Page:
Hilary Swank on Becoming a Beast Competitor in Work and Life | Impact Theory | Transcription
Transcription for the video titled "Hilary Swank on Becoming a Beast Competitor in Work and Life | Impact Theory".
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- Hey everybody, welcome to another episode of Impact Theory. I am here with the legend two time Academy Award winner, Hillary Swank. Thank you so much for joining me today. - Thanks for having me. We've been talking via Instagram for a while now trying to make this happen, so I'm really happy you were able to. - You and me both, you are such a hardcore badass. As my wife was just here, she was so hyped up to meet you because truly we are both so inspired by your work ethic and what you've accomplished and just how hard you go to make your dreams come true. And so having you on the show is something we are beside ourselves with joy to be doing, so super stoked. - Thank you.
Athletics, Competition, And Finding Purpose
1. Why everyone should love sports. (00:47)
- And I'd love to start with that legendary work ethic if we may. When did you develop that? I mean, you were competing quite young at the state level for sure in both swimming and gymnastics if I have all my facts right. So when did you click into that competitiveness and really start taking it seriously? - Well, it's so interesting how something becomes something. I started swimming at the age of three. It was kind of just a convenient babysitter putting me into sports, you know, while my parents both worked and worked long hours. So then after school program going swimming or gymnastics or basketball or whatever sport it was in the season really became, it was my babysitter but then it became my way of life and my great passion for so many reasons. And, you know, it's to me it's like being a part of sports is like the air you breathe or the water you drink. It's, I couldn't live without it. It informed who I am in so many ways. And I love that you started the conversation with this because I feel like sports gives you a type of work ethic that you carry into your life. And especially for your young girls because we're so objectified and trivialized that you realize when you're working in team sports what your body is actually made for. And you have to train your body and you have to work your body hard and you have to mind over matter and get into that part later but also as young girls working together for a common goal and supporting one another in their strengths and picking each other up, you learn how to support other women. And so there are so many things. You learn how to persevere through all types of adversity through pain and through what losses, you know, I've never seen a loss as a negative because it's such an opportunity to grow. And I know this is a very long-winded answer to your question, but without sports as a young person, without the ability to learn myself again physically and mentally, I would definitely be a different person than I am today. - Yeah, that I completely understand when you approach the body to get to the mind, to me that's when like really interesting things happen. I've always told people there's two ways to get to the mind. The mind to me is ultimately the game that we're playing. You can go directly to the mind, which I would say works for very, very few people. Another way to get to the mind is through the body. So whether that's learning that you can get stronger, learning that you can get faster or that you can improve your skill set, it becomes much easier to believe that change is possible, which gives you the energy that you need to push when something gets difficult. It's like, oh, I've seen this with the body. And now if I can believe that the mind works in the same way, then I can tackle a pursuit like you've done with acting, which I have to imagine people would rank as one of the sort of most impossible to get into. It just seems so insurmountable.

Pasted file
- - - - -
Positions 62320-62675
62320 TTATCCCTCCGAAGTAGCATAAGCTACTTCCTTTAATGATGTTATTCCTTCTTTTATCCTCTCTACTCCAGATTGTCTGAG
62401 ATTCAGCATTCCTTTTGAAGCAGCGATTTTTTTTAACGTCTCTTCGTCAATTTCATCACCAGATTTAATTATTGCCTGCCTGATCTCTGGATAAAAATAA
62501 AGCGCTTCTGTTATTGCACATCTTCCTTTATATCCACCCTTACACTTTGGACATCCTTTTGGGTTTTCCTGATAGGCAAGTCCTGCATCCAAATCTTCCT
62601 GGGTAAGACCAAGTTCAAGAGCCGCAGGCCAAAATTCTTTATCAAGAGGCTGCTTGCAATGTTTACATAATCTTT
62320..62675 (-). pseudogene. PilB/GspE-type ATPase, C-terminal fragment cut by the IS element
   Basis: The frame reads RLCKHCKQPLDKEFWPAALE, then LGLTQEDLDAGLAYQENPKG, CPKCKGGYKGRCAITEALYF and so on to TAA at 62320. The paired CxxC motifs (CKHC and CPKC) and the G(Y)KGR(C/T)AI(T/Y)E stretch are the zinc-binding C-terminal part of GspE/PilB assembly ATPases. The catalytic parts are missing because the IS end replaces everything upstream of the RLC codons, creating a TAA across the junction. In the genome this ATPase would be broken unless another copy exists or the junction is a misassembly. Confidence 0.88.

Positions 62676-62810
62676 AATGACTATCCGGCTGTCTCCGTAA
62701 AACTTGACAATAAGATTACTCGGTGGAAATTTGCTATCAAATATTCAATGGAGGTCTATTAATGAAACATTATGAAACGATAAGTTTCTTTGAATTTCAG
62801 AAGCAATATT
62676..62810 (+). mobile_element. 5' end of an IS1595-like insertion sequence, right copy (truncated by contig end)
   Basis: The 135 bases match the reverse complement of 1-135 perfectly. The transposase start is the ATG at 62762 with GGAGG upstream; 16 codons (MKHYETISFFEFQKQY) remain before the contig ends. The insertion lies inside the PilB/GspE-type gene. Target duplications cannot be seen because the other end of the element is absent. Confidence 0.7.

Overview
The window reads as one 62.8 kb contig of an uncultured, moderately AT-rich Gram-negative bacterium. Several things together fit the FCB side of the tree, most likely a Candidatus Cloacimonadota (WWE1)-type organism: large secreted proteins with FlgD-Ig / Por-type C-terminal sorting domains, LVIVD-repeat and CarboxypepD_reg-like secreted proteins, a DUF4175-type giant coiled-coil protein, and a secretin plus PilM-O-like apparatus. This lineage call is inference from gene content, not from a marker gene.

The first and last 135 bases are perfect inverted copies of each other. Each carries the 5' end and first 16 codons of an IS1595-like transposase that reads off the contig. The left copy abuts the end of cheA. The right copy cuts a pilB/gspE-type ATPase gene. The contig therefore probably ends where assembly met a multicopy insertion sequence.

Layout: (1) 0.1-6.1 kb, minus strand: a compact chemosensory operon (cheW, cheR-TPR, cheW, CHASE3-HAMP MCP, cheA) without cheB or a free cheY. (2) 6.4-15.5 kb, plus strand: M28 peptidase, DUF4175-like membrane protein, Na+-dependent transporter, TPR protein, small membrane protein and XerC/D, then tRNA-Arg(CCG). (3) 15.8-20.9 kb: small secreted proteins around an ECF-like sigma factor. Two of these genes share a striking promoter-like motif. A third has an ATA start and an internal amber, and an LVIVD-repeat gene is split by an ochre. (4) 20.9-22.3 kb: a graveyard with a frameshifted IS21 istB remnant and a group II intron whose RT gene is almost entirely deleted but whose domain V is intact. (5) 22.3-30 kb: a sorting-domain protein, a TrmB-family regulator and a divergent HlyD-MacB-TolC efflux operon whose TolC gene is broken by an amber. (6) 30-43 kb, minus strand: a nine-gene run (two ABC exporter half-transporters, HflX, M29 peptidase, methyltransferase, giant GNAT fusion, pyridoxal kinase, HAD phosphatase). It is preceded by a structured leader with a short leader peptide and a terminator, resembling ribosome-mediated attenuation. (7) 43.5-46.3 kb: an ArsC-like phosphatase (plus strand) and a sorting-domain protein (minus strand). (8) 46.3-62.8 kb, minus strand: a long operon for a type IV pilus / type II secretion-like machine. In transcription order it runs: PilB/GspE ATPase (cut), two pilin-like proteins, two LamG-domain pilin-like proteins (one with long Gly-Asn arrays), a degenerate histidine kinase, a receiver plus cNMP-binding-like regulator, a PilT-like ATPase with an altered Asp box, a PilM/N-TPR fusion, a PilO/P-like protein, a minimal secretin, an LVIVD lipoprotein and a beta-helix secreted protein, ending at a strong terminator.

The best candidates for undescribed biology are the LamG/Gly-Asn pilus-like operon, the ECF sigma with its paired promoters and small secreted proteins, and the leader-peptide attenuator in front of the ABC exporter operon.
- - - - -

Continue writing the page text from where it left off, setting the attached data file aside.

Teaching ourselves to overcome obstacles (03:58)